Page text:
Folk songs reflect the lives of those singing them. Sea shanties were popular among sailors from the 18th to the 20th century. This style of work song could be heard in American merchant vessels prior to the Civil War.
These tunes could be heard while men adjusted the rig or raised the anchor. They were also sung when other tasks required the men to work together in rhythm, such as rowing.
About these team songs, experts say their rhythms were precise and often used call-and-response elements. African Americans who sang while loading these ships, stoking steamboat furnaces and other tasks are credited with influencing these work songs that were belted out by all.
Freedom To Sing
In some instances, the lyrics, which were easily adapted, allowing sailors and slaves alike to sing about what they might not otherwise be able to talk about.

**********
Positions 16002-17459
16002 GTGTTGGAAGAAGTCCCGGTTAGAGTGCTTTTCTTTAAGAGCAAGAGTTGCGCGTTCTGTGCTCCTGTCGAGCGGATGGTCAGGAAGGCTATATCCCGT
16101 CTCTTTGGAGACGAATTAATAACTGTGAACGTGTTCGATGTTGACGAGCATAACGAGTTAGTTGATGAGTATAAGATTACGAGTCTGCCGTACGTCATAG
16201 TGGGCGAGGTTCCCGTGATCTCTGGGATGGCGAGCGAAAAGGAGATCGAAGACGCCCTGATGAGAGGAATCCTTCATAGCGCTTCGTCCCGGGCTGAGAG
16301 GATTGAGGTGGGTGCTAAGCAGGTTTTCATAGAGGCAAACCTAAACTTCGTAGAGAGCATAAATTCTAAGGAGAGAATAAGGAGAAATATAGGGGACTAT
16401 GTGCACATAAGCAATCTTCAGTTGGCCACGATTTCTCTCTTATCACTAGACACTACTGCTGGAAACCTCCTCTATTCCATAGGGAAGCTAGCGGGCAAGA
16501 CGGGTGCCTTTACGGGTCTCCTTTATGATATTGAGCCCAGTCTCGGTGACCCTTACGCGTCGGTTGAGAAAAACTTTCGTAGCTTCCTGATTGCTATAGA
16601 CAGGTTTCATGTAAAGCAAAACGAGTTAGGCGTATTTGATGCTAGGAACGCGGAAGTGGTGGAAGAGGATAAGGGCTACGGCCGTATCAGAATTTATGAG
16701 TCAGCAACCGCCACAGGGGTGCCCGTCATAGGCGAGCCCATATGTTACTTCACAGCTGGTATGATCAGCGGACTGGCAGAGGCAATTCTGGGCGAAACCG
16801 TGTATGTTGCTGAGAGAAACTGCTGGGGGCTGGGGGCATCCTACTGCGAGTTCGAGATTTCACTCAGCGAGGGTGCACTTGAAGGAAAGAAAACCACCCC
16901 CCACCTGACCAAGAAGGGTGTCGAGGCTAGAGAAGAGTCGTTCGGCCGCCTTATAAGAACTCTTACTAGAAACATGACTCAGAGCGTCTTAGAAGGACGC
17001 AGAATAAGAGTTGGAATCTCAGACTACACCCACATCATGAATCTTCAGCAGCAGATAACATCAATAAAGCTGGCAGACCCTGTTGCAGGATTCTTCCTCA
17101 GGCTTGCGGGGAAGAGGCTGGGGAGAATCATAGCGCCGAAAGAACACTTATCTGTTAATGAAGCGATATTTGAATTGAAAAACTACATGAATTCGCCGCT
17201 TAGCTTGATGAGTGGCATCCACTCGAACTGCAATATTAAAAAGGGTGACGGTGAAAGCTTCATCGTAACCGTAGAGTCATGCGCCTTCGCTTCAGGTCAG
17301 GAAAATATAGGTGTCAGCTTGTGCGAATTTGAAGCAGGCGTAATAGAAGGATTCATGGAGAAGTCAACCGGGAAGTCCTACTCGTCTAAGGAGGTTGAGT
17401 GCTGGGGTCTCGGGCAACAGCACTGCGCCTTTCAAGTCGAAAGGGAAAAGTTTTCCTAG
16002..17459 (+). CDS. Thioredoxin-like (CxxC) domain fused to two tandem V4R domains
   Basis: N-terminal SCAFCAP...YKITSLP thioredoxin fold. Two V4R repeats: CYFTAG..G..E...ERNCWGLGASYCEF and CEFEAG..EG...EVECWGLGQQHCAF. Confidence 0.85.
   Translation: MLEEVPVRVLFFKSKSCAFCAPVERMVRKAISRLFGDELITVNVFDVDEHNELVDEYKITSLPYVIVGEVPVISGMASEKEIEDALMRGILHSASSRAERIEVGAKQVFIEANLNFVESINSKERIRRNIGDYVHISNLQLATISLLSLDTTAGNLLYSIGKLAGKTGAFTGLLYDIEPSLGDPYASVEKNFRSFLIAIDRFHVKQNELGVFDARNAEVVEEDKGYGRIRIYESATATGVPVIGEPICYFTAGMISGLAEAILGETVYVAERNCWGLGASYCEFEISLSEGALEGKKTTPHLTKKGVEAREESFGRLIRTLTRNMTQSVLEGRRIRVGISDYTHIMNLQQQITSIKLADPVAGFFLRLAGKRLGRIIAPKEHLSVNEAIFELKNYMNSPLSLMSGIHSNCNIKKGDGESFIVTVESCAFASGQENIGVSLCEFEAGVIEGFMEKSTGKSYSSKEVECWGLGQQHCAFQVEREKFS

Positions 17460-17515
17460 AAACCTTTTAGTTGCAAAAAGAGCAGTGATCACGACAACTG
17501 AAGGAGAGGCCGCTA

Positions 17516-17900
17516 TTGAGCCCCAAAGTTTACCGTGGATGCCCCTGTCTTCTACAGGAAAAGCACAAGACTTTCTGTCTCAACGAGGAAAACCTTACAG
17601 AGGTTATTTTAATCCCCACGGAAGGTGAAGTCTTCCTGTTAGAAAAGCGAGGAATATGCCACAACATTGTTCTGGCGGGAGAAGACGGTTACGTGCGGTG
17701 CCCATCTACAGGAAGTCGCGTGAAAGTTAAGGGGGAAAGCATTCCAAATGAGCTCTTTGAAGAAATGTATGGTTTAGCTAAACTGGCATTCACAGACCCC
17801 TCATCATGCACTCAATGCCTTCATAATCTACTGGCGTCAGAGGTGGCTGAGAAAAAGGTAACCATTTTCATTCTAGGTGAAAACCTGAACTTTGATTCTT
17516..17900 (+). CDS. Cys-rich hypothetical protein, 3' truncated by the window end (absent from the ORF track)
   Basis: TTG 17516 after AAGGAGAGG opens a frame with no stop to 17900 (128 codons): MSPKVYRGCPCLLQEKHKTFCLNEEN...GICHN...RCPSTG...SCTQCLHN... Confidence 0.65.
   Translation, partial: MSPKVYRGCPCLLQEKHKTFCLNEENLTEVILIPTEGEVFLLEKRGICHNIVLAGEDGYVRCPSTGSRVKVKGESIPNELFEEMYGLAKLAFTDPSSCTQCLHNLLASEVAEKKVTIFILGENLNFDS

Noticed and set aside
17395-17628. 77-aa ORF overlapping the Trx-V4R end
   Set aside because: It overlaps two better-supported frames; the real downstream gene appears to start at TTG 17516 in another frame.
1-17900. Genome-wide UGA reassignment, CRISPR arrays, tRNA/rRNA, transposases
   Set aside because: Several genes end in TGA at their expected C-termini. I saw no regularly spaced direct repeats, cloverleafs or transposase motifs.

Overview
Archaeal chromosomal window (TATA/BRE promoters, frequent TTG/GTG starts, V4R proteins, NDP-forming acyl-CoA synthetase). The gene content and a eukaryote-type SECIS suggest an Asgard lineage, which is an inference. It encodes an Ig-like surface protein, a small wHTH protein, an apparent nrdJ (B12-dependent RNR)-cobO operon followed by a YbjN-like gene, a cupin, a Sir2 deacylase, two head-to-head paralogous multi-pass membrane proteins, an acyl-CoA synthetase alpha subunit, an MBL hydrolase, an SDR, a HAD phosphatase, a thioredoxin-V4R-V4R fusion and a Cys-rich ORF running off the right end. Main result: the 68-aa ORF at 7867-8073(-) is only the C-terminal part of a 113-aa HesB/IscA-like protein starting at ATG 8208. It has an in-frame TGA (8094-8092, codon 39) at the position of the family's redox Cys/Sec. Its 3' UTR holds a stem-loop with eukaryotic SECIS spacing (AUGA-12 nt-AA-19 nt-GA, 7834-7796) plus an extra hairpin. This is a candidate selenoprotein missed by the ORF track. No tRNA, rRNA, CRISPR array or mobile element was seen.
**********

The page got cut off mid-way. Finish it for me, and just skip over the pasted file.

The range of music also included elements of minstrel music, popular marches and regional folk songs. Traditionally, they are grouped into three primary types: short haul shanties for shorter trips; halyard shanties for heavier work and capstan shanties for long, repetitive tasks.
One classic sea shanty example was a popular American folk song that had Irish roots. “Poor Paddy Works on the Railway" while being a song about the railroad was adapted to be a work tune about working on a boat on Erie.
Other memorable sea shanties included “Blow the Man Down” and “Drunken Sailor”.